As a child, growing up in Glasgow, we tended to get new clothes on special occasions, these tended to be around Easter; before going on holiday; the start of school or at Christmas. Sometimes these were handed down from older relatives and sometimes they would actually be new. My mum would often be part of something called a ‘menage’, which was a group of people, usually associated with a workplace who would put money aside every week and take their turn at cashing it out. A sort of collective saving scheme. My mum mostly chose her turn to be around Easter or Christmas, so that she could make sure we looked our best going to Church. Even today, I love the smell of new clothes when I first put them on.

In today’s readings we are being asked to remember when we first realised that Christ is our Saviour, [and] we are being asked to savour that moment, but not to dwell in that moment. We are called to live in the present moment because the hour of our salvation is closer now than it was the hour we first believed. So, St Paul urges us to stay awake and live in the light; to stay away from the activities which we would be embarrassed to share with our friends who live in the light. St Paul urges us to live decently and to clothe ourselves in the armour of Christ.

In today’s first reading we hear Isaiah use an ancient song the Israelites used whilst in captivity. It was a song used to restore joy during hard times reminding them that God would lead them back to their homeland and that they would live there in peace, as people from all nations would be called there too.

There is an emphasis on suddenness in the Gospel, as Jesus explains that when he comes again people will be going about their normal business, doing everyday things when the Son of Man will return and bring judgement. We are called to be ready for this by staying alert and mindful of the activities we engage in.

Advent is a time of preparation, we spend lots of time getting ourselves ready, organising what we will buy, who we will invite, where we will be. As Christians we are called to be spiritually ready too.

When we contemplate what we can afford to spend, do we budget in what we would like to spend supporting those who have little or nothing?

Have we as Catholics built in a time to be spiritually prepared by attending some formation or putting in our diaries when we can celebrate Reconciliation? For example, the Pastoral Area Reconciliation Service is planned for the afternoon of Sunday 18th December at 2:30 at St Joseph’s Church in Basingstoke.

Have we actively engaged in the 6 Holy Habits; which Bishop Philip has encouraged us to develop?

These are more important than what we will wear to a Christmas party. Advent is a time of two comings; we look back to the first Christmas Day [when Jesus first came into the world] and we look forward to the second Coming of Our Lord. We, as Christians need to be prepared for both. For me, I will stop spending time on Social Media during Advent and spend the time I would normally have engaged in that in prayer or reading the Scriptures. “Advent reminds us of the truth of faith that at the end of time is the beginning of eternity.”1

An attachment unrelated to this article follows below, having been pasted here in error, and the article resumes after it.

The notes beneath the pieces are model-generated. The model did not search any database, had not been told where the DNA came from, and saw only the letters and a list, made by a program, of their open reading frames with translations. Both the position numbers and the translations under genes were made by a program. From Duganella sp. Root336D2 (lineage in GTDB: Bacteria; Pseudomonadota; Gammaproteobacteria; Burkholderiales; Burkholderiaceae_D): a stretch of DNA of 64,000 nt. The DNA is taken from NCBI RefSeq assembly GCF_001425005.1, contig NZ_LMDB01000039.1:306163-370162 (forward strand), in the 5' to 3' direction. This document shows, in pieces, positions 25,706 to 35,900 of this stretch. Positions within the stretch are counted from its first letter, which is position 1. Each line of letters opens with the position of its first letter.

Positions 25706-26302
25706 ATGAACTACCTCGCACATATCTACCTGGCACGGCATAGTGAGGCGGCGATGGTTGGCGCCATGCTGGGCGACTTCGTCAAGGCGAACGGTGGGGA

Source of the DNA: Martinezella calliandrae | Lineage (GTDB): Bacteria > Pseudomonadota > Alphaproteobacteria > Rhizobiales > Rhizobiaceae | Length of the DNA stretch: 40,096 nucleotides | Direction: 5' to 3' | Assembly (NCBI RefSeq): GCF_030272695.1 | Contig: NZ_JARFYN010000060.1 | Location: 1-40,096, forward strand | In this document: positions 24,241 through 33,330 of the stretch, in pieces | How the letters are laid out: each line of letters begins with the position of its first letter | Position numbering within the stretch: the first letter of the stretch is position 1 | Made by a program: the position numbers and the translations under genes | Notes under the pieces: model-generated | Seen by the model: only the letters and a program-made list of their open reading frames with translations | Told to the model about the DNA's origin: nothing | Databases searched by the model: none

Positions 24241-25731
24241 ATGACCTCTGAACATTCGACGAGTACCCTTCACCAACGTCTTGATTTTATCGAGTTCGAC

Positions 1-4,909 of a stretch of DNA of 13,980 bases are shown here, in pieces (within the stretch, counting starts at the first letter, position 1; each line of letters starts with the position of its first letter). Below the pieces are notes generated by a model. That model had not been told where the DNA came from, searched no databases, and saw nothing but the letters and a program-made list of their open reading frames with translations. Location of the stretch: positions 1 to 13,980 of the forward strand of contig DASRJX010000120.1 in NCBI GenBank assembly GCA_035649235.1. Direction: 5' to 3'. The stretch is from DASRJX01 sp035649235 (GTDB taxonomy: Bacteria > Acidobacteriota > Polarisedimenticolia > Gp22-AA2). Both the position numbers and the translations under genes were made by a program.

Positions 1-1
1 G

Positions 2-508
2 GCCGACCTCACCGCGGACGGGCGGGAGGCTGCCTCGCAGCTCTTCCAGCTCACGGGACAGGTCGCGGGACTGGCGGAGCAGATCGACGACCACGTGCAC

When we die, whether it is sudden or after a prolonged illness we need to be ready to face Jesus. This is what we started out to do when we were baptised. When we see Jesus in His splendour on that day, we hope to hear Him say “welcome home, we have been waiting for you.” Advent tells us that Jesus is ready for us, but first of all, we need to get ourselves ready for that day; a day that ends our life here on earth and starts the beginning of our eternity.

Further Reading

The Catechism of the Catholic Church

CCC 668-677, 769: the final tribulation and Christ’s return in glory
CCC 451, 671, 1130, 1403, 2817: “Come, Lord Jesus!”
CCC 2729-2733: humble vigilance of heart

Please keep in your prayers this week

  • Peace between all Nations.
  • Those who are sick, those recovering from surgery, those who are dying, the recently deceased and those who mourn.
  • All those struggling to feed their families at this time.
  • Those working to help others who are struggling with the cost-of-living crisis.
  • Those in business who have the power to make decisions to help the poor.
  • All those working in Parishes and the Diocese on the ten-year plan
  • The souls in Purgatory, especially those with no-one to pray for them.
  • Margarita, Maximilano, Chisimdi and Ethan who will be baptised in St Bede’s on Sunday 27th November.
  • All of our young people preparing for the Sacraments.
  • Those attending our RCIA programme.
  • Those who may be embarrassed or too proud to go to the Sacrament of Reconciliation.

1 Robert Draper, Breaking the Word, Pastoral Review Volume 18, Issue 4, [The Tablet Publishing Company Limited, London, 2022]81.